Every Tuesday...

The whole thing is a complete scam. That checkpoint is actually designated by law enforcement as "Project Stone Garden". Now you can't tell me that that's the best name for an immigration checkpoint. I-8 is not at the border, and never crosses any international border. They are only stopping cars on the way INTO Arizona, and not on the way out. If they ticket approximately 200 people a week for marijuana possession alone, that equates to roughly $400 per ticket for the county, or $80,000 per week in revenue (over $4 million dollars per year). Without the checkpoint, as someone said, Yuma County would dry up and blow away. And it turns out, the dog handlers now refuse to testify on videotape because they started to get caught in so many inaccuracies and discrepancies. Also, they don't keep records of the dogs' "false positive alerts" - where the dog allegedly tells its handler there are drugs in the car and it turns out there are no drugs. And when one handler was asked in court what the signal was that the dog gave when the dog smelled drugs (because nobody can tell when the dog signals), she told the court that the signal is different for each dog and that the alert signal is a "secret" between the dog and the handler. Now how can a DOG determine probable cause? You can't question a dog in court. It's like using a divining rod or something. It's the handler that's doing the profiling, not the dog. Out of state plates? Check. Crappy car? Check. Minority? Check. Mexican? Shoot 'Em. It's all so maddening. Even a local public defender got pulled over and searched after a dog "alerted" his car, and this guy is straight laced. Everyone but law enforcement readily admits that it's a ploy to get money from travelers, mainly from California/Oregon/Washington, who don't know the checkpoints are there. According to the author of this blog, the prosecutor rants about how Arizona won't recognize medical marijuana cards from those states I can't believe none of these cases have gone to higher courts on the basis of illegal searches.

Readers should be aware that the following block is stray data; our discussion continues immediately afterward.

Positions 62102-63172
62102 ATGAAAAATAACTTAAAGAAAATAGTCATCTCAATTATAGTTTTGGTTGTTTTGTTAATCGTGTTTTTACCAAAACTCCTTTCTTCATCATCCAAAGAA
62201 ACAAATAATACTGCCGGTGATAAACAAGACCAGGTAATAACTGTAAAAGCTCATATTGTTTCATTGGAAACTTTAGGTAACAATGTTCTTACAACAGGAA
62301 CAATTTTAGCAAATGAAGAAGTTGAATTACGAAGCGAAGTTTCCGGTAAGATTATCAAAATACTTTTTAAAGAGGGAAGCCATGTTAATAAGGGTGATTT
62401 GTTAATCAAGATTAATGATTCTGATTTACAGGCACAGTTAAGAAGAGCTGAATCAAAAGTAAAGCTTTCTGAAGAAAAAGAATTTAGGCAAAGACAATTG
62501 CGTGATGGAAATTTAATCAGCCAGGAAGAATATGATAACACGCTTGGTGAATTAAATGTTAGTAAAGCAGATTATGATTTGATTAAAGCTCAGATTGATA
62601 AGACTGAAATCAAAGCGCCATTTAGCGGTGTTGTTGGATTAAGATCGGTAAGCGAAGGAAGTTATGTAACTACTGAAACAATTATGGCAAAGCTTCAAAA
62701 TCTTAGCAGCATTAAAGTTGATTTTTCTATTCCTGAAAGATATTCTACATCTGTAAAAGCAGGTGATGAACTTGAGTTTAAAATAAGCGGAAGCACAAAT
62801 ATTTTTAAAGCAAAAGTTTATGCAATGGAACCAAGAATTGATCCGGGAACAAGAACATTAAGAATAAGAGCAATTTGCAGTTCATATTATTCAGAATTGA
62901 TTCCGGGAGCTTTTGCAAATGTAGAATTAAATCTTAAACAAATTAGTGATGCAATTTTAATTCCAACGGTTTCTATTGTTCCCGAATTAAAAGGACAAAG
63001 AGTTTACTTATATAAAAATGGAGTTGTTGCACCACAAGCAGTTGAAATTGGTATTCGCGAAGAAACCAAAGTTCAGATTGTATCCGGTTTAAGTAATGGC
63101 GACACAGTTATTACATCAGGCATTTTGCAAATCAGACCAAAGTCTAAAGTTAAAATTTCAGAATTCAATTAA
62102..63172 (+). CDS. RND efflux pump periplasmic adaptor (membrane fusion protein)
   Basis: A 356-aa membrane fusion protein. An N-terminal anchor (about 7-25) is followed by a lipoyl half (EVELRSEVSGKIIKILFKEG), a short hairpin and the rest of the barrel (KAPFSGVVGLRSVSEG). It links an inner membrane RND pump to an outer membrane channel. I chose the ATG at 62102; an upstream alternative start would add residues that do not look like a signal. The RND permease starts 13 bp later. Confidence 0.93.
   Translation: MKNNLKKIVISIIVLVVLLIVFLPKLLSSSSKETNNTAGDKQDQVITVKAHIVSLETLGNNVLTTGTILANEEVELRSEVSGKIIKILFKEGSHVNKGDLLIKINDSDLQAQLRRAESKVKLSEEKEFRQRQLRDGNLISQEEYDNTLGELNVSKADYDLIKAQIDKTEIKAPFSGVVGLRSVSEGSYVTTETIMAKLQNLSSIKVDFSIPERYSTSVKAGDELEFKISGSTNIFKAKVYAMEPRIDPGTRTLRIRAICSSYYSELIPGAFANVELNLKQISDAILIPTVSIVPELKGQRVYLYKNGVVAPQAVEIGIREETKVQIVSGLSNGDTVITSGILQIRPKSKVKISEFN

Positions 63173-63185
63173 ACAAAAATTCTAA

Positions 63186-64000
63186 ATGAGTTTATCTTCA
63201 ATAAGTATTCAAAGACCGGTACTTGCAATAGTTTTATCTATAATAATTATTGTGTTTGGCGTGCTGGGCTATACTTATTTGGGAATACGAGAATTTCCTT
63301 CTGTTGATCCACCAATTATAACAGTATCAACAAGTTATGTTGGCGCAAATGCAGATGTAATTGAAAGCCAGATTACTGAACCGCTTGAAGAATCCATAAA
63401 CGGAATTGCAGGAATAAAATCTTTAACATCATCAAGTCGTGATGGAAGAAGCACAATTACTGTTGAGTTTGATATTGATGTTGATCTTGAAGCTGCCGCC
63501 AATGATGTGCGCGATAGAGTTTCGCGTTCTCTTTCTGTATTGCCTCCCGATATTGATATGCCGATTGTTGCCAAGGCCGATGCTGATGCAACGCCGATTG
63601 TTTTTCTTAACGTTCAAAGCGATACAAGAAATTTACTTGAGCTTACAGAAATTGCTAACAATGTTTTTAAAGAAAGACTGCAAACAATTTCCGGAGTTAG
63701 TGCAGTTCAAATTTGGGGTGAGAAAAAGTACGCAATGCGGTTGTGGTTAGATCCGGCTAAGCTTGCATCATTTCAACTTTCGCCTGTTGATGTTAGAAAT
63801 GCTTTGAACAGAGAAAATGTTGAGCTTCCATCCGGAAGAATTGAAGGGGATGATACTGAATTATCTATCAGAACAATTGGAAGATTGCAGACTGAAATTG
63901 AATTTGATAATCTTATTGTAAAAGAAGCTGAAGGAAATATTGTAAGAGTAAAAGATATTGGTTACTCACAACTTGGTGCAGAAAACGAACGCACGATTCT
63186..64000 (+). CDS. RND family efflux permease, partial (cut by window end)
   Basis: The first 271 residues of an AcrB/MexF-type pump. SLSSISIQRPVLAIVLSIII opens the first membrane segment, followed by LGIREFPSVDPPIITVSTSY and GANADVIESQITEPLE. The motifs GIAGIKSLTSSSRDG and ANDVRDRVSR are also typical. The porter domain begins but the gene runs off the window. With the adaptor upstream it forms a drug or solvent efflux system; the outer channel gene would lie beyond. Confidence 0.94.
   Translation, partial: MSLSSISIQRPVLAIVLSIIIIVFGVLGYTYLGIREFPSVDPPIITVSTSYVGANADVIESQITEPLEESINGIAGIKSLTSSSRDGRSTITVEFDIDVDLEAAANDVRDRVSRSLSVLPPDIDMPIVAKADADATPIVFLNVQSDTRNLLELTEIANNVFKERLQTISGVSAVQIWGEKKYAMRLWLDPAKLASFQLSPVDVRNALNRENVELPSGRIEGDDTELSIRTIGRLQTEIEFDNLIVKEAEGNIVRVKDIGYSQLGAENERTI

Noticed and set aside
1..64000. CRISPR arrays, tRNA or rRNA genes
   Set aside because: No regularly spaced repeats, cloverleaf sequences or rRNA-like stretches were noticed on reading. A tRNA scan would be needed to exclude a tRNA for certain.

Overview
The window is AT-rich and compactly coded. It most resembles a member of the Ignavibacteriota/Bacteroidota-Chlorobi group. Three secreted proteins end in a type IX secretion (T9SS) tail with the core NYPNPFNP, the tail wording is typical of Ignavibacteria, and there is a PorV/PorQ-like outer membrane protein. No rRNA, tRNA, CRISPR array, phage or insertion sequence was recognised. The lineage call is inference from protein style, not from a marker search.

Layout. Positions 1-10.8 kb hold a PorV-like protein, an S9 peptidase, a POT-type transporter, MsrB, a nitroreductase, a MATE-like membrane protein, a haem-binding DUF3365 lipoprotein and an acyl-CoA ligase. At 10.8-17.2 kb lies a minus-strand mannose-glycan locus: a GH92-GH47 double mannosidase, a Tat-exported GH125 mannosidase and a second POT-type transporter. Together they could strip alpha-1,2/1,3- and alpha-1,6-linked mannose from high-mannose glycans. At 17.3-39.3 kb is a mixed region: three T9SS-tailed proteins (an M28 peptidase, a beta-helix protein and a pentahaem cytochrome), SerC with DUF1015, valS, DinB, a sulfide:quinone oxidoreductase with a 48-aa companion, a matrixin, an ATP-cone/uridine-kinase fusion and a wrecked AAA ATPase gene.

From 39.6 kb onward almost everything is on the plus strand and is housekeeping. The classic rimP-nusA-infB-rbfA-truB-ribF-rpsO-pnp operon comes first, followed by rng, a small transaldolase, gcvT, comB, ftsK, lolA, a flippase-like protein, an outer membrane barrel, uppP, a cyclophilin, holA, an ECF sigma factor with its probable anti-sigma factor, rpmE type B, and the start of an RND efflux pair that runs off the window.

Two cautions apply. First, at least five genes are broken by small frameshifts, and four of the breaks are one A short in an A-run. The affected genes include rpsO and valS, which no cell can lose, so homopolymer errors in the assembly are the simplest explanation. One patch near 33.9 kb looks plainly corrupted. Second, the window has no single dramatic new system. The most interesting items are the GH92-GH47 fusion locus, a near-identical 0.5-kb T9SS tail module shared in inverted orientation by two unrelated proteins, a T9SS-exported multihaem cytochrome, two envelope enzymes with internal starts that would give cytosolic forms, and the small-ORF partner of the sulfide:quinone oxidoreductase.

— July 16, 2010 10:28 p.m.

Every Tuesday...

Also the location of these checkpoints makes no sense. If I were an "illegal immigrant", I'd be leaving Arizona as fast as possible, most likely through California - but they are searching cars on a road that not only does not cross the international border, but this particular checkpoint searches cars coming INTO Arizona. This is because people IN Arizona already know about the checkpoints. Recreational drug users in AZ leave their drugs at home when they drive through checkpoints. The checkpoints aren't stopping drug use. They have to catch unsuspecting people, people who assume they have constitutional rights, like out of towners coming into Arizona for tourism or job purposes, or those traveling through the state to get somewhere else. This is why the majority of cars pulled over are from out of state. This is why the prosecutor does his spiel about Oregon, Washington, and California. They WANT to catch medical marijuana users from these states. It's not at all about "illegal immigrants" at this checkpoint, it's all about small time recreational personal drug use, and nothing else (well, besides the money they get from these unsuspecting motorists). And if you listen carefully while you wait for them to search your car, you'll here the staff at these checkpoints bragging about wild parties, excessive drinking, their own marijuana use, unlawful driving, and all kinds of stuff that they are arresting or citing people at the checkpoint for. Somewhere I read a quote from a law enforcement officer trying to justify searching, citing, and arresting "grandmothers" for small amounts of marijuana. He basically said that ultimately the "grandmother's" marijuana comes from the drug cartels in Mexico, so grandmothers are contributing to drug violence. There are a few things wrong with this logic. No one buys Mexican marijuana - it call comes from BC and California. Also, if you want to put the drug cartels out of business, legalize marijuana and grow it in the U.S.. The drug cartels are no longer about small time marijuana use, and these checkpoints are rarely if ever impacting them.